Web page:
Photo #1 was taken from near the front deck on a beautiful Thursday morning at, for me, an early hour—5h48. I chose this day to try to hike to Cape St Lawrence and it was an absolutely stunning morning, like many June days I have spent in Meat Cove; I don’t move very fast hiking these days, not that I ever did, but I’m even slower now, so the long days around the beginning of summer are essential for long and hard (for me) hikes. The Highlands seen here are to the west of the village and are all, so far as I am aware, unnamed, except for Little Grassy, the smaller prominence at the right. It is on the far side of Blackrock Point, which closes off Meat Cove (the water) at the right. The views from Little Grassy are fine in their own right, but considerably lower than those from the Meat Cove Look-Off and from Meat Cove Mountain and correspondingly easier to reach. From this vantage point, the village below is pretty much concealed, though, as a later photo will make clear, other vantage points exist from which most of it is visible.
Photo #2 was taken on the previous morning at 10h20 from exactly the same vantage point, when a layer of thick fog unlike any I had seen in previous years, completely filled the Meat Cove Brook valley. At this late hour, it was just beginning to burn off—you can see at the left the ridge which is quite prominent in the same location of photo #1; note also the flowering bush which is at the centre of both photos. The fog makes the vegetation near at hand stand out far better than it did in photo #1, where it blended together with the vegetation across the valley: the road is directly below the vegetation seen here and that road hugs the side of the mountain as it descends.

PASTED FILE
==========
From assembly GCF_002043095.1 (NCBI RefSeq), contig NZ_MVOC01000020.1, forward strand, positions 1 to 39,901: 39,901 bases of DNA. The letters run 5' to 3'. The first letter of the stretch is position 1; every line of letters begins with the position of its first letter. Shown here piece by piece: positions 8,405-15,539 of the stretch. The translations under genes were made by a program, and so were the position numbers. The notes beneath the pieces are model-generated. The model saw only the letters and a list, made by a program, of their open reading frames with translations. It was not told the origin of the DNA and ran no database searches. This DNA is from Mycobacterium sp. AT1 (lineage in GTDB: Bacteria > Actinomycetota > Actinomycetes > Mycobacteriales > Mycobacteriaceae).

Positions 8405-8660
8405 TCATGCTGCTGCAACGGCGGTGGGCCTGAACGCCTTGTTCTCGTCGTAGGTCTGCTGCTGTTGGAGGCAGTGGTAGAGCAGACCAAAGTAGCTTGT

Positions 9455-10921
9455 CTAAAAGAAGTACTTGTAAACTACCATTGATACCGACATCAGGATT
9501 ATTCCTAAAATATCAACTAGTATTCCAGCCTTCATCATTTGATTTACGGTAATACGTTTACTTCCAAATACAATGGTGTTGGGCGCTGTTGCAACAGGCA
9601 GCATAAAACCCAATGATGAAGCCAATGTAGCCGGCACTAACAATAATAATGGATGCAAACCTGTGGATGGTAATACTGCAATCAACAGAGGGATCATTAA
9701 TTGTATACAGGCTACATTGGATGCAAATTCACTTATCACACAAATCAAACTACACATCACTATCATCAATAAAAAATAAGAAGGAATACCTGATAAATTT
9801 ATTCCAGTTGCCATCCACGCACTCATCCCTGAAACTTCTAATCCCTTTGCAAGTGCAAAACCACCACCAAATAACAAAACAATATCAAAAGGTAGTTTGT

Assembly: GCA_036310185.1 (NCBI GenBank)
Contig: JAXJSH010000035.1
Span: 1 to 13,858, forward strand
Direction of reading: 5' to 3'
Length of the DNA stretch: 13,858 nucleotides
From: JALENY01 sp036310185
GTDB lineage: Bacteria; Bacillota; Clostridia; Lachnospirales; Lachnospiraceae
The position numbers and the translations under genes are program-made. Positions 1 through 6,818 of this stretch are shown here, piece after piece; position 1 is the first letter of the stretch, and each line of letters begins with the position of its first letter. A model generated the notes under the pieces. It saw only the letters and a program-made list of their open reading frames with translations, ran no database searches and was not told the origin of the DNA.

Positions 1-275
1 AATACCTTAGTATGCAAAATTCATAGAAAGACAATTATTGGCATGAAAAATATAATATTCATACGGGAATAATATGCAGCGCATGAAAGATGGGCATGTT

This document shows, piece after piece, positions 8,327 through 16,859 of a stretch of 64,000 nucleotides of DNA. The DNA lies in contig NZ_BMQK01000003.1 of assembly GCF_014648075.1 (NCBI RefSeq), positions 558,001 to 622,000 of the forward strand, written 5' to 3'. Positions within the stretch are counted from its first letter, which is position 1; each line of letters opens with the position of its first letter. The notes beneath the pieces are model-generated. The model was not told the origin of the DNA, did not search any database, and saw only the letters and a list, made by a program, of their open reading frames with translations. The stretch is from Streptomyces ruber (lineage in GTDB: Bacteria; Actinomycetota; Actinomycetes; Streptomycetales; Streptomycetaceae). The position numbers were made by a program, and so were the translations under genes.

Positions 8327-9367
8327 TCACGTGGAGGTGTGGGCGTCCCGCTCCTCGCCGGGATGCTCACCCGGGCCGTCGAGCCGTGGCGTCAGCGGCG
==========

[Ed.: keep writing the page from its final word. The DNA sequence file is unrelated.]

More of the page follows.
Photo #3 looks to the left of photo #1 at the same early hour. What an incredibly gorgeous morning in an unbelievably beautiful place! None of the prominences here are named either, so far as I am aware. The Meat Cove Look-Off is above the cliff face seen left of centre in the col between the two rounded prominences there, a decidedly lovely spot from which to survey the views to the east! The long cleft at the right, carved by a brook unnamed on the topographical map whose mouth is to the west of the Meat Cove Campground, marks the path of the trail to the Look-Off, Cape St Lawrence, and Lowland Cove.
Photo #4 looks to the left of photo #3 at the remainder of the western Highlands visible from the Lodge. Probably because I was in a hurry to head up the trail to Cape St Lawrence, I have no photos of this view from Thursday (nor any from Tuesday either, for reasons unknown), so this one, taken two hours after photo #2 with remnants of fog still in the air, will have to serve. Meat Cove Mountain with its recognizable rock face is at the left in the middle ground; the cleft in the foreground is made by Edwards Brook coming down from the eastern Highlands; Meat Cove Road is at the bottom right. The prominence and ridge in the centre and centre right is the same one seen from the Meat Cove Road in the last photo on the previous page.